Dust Explosion in Burlington Makes Hard Fire to Handle
An, explosion in the condenser in the cocoa room, of the threeand two-story factory of the Vermont Chocolate Company, in the southern portion of Burlington, Vt., caused a fire which gave the department, under Chief Carl D. Stockwell, a hard battle of eleven hours’ duration. The structure was of brick, with steel frame and wooden flooring, and had been built only about a year. The partition walls were of brick. The alarm was pulled from box 61 at 9:40 p. m., and when the firemen arrived, the entire first floor was a mass of flames, and rapidly spreading throughout the entire building. There were available four six-inch double hydrants, spaced 200 and 500 feet apart, but Chief Stockwell complained that he was much hampered by lack of pressure in handling the fire. The department has no pumping engines and had to rely entirely on the hydrant pressure in controlling the blaze. Seven hydrant streams were thrown, there being 6,000 feet of cotton rubber-lined hose laid. A Draeger smoke helmet was used to great advantage. The fire was the result of an explosion of cocoa dust, which under certain conditions is highly inflammable and dangerous if exposed to an open flame. Two of the employees lost their lives in the fire, which spread with such rapidity that they were unable to escape.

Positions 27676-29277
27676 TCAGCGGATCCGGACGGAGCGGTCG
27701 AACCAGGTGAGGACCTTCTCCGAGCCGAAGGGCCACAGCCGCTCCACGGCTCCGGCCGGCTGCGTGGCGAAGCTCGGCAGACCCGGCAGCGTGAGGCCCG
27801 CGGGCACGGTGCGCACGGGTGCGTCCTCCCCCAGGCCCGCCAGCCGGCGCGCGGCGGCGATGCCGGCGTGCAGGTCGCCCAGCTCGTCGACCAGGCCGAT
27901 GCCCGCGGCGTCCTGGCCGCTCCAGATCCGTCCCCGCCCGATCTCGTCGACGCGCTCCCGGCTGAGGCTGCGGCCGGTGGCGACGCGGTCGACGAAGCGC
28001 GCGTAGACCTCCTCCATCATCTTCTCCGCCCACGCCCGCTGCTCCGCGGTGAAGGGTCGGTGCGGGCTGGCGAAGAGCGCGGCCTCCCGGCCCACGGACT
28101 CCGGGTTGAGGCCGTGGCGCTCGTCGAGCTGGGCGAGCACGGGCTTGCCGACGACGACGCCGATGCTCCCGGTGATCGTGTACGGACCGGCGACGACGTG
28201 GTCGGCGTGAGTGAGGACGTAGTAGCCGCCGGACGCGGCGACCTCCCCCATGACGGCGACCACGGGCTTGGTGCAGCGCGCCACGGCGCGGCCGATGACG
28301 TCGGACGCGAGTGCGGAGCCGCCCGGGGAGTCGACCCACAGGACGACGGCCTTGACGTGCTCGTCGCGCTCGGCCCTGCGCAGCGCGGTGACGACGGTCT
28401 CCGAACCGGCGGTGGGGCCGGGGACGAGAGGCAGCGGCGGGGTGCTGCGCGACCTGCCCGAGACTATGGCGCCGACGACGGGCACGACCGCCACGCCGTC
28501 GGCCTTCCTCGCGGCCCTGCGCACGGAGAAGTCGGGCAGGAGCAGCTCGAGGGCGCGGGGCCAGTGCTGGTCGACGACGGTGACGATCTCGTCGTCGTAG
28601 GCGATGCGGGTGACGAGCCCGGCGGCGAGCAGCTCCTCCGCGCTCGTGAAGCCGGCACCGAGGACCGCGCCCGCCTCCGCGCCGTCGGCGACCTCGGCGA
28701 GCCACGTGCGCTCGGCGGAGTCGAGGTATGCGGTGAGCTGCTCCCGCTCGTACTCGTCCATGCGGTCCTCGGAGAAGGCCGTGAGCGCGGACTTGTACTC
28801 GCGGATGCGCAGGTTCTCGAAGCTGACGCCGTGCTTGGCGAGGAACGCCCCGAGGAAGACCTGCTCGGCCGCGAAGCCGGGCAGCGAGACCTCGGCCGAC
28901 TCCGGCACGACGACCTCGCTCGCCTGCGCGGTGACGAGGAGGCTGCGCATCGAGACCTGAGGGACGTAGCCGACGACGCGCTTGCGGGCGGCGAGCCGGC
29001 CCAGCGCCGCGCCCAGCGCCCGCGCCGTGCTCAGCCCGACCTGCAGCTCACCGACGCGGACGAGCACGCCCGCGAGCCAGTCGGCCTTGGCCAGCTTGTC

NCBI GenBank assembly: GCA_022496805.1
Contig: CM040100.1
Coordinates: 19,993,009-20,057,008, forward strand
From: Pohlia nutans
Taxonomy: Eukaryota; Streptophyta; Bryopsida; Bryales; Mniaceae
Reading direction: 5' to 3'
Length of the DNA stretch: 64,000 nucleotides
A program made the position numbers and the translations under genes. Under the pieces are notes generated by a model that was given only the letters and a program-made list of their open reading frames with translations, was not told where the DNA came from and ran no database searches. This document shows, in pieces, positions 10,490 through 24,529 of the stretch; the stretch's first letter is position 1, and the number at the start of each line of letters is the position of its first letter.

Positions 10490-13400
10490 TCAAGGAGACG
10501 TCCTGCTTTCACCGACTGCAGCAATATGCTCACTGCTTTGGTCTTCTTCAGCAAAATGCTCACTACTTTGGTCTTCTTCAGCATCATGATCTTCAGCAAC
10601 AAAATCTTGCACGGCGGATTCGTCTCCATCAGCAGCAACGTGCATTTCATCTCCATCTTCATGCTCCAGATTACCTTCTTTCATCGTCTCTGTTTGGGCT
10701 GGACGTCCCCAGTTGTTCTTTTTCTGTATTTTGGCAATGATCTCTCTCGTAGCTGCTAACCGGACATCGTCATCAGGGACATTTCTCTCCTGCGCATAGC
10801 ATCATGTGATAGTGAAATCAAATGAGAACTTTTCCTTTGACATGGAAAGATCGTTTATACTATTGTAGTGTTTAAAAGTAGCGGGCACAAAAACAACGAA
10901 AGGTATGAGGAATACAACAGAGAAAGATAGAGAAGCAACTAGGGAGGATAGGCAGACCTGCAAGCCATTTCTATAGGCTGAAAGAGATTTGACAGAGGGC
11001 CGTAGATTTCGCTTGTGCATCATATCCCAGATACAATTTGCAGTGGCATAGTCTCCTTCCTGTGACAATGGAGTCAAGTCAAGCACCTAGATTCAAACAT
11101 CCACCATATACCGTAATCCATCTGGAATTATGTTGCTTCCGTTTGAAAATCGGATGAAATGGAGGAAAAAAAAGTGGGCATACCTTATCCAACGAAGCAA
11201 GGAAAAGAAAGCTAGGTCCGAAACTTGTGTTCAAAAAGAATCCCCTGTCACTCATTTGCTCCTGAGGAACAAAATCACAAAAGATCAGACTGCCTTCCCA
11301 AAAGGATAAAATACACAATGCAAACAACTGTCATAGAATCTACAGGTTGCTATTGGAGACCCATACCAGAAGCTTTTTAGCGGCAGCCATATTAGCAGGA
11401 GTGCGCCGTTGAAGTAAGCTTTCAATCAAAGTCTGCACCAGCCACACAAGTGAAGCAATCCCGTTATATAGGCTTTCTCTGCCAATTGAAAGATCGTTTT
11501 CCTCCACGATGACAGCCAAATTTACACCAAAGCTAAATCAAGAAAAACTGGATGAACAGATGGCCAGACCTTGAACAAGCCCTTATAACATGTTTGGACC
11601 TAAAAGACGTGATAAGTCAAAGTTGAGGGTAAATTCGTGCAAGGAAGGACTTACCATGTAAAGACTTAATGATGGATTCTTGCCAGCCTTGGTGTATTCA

The loss was estimated at close to a million dollars.
The building of the Stamford Foundry Company, Stamford, Conn., three and five stories in height and constructed of frame, partly iron sheathed, caught fire recently, probably from a carelessly thrown match, and the fire was not under control of the department, under command of Chief Harry W. Parker, until the building and part of the adjoining structure were destroyed. The apparatus in use consisted of three American-LaFrance pumpers, one Locomobile combination car, and two American-LaFrance ladder trucks. Besides these, the three out-of-town companies present at the fire had one Hale combination chemical and hose, one Brockway combination chemical, and one Ford combination chemical cars in use. Eight engine and one hydrant streams were thrown, there being six double hydrants available, with pressure at 50 pounds. In all 5,000 feet of hose were laid. The value of the buildings was $30,000, loss $15,000. The contents were valued at $100,000, with loss at $23,000.